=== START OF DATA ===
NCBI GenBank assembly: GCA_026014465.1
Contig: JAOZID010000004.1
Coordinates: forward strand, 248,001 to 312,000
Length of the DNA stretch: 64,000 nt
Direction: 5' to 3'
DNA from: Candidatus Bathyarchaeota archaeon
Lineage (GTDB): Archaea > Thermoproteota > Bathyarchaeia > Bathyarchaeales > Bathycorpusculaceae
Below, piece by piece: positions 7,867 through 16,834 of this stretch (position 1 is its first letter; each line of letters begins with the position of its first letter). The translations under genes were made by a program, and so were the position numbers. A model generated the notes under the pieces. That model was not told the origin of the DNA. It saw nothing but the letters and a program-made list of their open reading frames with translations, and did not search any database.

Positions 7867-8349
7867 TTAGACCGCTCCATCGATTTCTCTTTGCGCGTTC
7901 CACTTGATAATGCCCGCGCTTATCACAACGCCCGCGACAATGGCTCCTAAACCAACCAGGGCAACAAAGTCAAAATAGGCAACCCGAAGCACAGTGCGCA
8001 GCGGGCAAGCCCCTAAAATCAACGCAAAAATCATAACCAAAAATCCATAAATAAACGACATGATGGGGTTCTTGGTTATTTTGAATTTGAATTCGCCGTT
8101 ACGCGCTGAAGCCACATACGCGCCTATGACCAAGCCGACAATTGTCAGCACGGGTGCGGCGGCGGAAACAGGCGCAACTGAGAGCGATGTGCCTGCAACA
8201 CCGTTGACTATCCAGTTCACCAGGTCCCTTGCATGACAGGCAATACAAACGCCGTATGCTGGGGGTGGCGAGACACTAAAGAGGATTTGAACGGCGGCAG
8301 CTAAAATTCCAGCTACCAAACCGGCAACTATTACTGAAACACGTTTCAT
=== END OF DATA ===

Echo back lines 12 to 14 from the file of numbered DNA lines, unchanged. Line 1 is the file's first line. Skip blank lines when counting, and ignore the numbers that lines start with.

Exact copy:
8001 GCGGGCAAGCCCCTAAAATCAACGCAAAAATCATAACCAAAAATCCATAAATAAACGACATGATGGGGTTCTTGGTTATTTTGAATTTGAATTCGCCGTT
8101 ACGCGCTGAAGCCACATACGCGCCTATGACCAAGCCGACAATTGTCAGCACGGGTGCGGCGGCGGAAACAGGCGCAACTGAGAGCGATGTGCCTGCAACA
8201 CCGTTGACTATCCAGTTCACCAGGTCCCTTGCATGACAGGCAATACAAACGCCGTATGCTGGGGGTGGCGAGACACTAAAGAGGATTTGAACGGCGGCAG